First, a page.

The First Refugee Impact Bond: building economic resilience for refugees and host communities

Over the past 11 years, 13.5 million Syrians have been forcibly displaced from their homes. The struggle to recover and rebuild is a daily strain for millions – especially as funding and attention to the crisis have declined.

The first Refugee Development Impact Bond (DIB) was launched in October 2021 in Jordan to innovatively address the funding gap while supporting scalable and more effective programs that improve the livelihoods and longer-term resilience of refugees and their host communities.

Jordan continues to host the world’s second highest per capita refugee population, falling just behind Lebanon. 90% of Syrian refugees live under the Jordanian poverty line of [68 JOD (96 USD)/person/month] and the majority live in urban and often impoverished communities where competition for jobs and housing has driven wages down while the cost of living continues to rise. To survive, refugees are often forced to adopt risky coping strategies like increasing their debt, withdrawing children from school, reducing food consumption, and engaging in exploitative work. While a means to an end, these coping strategies only increase their vulnerability – trapping refugees into a vicious cycle of poverty, inequity, and instability.

Given the rate at which refugee crises evolve and their far-reaching impacts, funding is often focused on short-term needs and granted annually — affording limited flexibility that makes long-term planning and sustainable impact difficult.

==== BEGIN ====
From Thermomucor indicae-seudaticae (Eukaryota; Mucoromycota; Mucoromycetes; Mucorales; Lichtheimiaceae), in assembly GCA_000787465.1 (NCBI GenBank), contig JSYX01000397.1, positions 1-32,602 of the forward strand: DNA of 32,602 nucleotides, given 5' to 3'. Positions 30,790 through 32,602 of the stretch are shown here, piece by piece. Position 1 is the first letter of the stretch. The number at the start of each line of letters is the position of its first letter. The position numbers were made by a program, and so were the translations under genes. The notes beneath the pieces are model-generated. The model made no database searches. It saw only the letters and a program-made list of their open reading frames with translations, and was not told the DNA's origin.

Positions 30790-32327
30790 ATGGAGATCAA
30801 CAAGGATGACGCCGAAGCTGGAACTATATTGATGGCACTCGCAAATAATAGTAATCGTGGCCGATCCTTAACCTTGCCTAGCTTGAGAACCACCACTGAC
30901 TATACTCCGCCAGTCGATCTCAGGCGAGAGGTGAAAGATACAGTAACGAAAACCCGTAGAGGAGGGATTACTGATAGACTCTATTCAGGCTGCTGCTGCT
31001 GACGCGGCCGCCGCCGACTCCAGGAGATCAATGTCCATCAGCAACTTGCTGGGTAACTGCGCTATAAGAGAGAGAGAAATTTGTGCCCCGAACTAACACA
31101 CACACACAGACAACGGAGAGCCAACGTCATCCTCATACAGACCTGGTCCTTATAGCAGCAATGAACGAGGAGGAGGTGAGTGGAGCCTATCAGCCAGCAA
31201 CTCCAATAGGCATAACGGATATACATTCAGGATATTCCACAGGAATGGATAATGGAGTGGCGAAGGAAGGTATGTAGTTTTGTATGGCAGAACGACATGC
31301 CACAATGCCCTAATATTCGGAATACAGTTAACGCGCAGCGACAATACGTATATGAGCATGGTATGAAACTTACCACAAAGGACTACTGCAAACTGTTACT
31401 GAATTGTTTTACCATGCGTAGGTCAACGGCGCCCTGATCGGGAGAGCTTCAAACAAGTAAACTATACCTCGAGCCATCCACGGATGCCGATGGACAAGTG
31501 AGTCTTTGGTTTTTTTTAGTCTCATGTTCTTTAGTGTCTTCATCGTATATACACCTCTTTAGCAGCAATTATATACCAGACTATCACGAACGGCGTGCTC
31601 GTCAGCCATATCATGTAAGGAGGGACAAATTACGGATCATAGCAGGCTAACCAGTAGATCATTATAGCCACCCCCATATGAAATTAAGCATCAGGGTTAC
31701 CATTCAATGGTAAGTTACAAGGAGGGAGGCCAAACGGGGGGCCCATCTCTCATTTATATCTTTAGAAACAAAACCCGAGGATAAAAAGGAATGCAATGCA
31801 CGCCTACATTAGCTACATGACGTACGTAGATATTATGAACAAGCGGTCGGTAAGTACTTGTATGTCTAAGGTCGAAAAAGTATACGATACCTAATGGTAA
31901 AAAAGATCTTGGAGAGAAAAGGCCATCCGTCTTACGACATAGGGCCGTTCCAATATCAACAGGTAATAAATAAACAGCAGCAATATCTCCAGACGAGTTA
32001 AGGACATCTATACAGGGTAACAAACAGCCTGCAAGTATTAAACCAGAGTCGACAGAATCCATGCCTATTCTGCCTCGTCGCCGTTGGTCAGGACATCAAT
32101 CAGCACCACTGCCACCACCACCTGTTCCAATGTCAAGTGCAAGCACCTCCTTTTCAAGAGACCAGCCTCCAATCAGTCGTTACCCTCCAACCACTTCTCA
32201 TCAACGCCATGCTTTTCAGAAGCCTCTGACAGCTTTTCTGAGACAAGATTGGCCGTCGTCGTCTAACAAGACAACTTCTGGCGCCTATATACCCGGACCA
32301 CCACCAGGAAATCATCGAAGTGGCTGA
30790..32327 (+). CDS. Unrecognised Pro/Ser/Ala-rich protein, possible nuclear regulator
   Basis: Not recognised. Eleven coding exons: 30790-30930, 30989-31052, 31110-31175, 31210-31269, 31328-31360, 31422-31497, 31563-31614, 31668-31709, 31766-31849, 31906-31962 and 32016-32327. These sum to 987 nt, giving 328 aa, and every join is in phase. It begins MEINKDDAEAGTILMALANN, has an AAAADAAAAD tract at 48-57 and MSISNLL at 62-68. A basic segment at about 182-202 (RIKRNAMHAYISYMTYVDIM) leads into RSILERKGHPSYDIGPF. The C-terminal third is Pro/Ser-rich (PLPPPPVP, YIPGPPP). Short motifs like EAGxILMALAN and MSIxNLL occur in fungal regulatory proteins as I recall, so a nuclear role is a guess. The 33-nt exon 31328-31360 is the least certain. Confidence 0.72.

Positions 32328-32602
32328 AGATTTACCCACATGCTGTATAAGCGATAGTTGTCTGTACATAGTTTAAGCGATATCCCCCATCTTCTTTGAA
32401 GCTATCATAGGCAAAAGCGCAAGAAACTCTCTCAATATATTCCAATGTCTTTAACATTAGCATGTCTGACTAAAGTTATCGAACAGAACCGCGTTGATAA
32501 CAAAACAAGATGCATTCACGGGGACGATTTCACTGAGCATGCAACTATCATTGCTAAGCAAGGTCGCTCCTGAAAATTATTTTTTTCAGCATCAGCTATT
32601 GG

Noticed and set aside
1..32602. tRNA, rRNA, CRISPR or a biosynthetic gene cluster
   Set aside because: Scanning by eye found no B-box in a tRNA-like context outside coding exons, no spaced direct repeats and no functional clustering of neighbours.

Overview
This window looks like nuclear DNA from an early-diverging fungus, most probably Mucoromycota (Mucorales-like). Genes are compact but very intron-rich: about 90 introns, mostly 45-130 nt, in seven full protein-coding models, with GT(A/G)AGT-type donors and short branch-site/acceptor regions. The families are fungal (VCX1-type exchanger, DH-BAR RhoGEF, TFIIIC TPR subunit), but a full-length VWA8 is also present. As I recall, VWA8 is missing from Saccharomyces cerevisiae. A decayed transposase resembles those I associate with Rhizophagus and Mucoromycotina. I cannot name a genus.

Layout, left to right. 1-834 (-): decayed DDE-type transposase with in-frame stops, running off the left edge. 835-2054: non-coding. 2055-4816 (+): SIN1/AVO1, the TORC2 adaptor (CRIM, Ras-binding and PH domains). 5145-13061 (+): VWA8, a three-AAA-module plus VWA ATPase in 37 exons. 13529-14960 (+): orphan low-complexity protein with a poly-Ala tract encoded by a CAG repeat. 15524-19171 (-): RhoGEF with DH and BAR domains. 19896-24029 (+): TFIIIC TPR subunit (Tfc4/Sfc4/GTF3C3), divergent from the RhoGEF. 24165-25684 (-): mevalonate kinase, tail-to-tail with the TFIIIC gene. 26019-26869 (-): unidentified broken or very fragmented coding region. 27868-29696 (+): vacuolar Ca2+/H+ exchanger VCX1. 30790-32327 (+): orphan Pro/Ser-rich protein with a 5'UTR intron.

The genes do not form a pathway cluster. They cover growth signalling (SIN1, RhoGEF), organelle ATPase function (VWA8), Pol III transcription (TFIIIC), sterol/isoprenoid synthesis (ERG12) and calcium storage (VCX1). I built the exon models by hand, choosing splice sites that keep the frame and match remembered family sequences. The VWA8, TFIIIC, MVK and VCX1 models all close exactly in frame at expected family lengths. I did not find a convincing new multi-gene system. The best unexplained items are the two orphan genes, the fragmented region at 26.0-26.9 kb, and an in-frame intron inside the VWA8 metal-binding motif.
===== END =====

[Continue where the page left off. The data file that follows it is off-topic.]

The DIB mechanism and its unique funding structure was launched to overcome both funding and programmatic challenges and ensure durable solutions and resilience-building for both refugees and their host communities. This effort is funded by the IKEA Foundation, Novo Nordisk, and the Norwegian Agency for Development Cooperation, and with upfront capital investment from the U.S. International Development Finance Corporation and Ferd. The DIB is delivered by the Near East Foundation UK (NEF), scaling NEF’s success in refugee livelihoods programs through several levers:

  1. Commitment to results: the mechanism is set up such that NEF is paid for its achievement of its outcomes. This is unlike traditional grant funding and helps to ensure that maximizing programmatic outcomes remain at the forefront.
  2. Flexibility in implementation: Being paid for outcomes requires much greater flexibility in the program design and delivery such that if any component is not aiding in the achievement of outcomes, NEF can rapidly course correct to keep on track for success.
  3. Multi-year funding: As the DIB is structured to run for three years, NEF will be able to plan and deliver its tried and tested programming over a much longer period. This is a fundamental advantage that addresses the challenge in refugee programming where funding typically runs on annual cycles.

In the first tranche of the DIB, NEF is delivering its tested micro-enterprise and resilience-building program to over 5,000 refugees and members of their host communities in Jordan with the aim of establishing over 2,500 small businesses over the coming three years.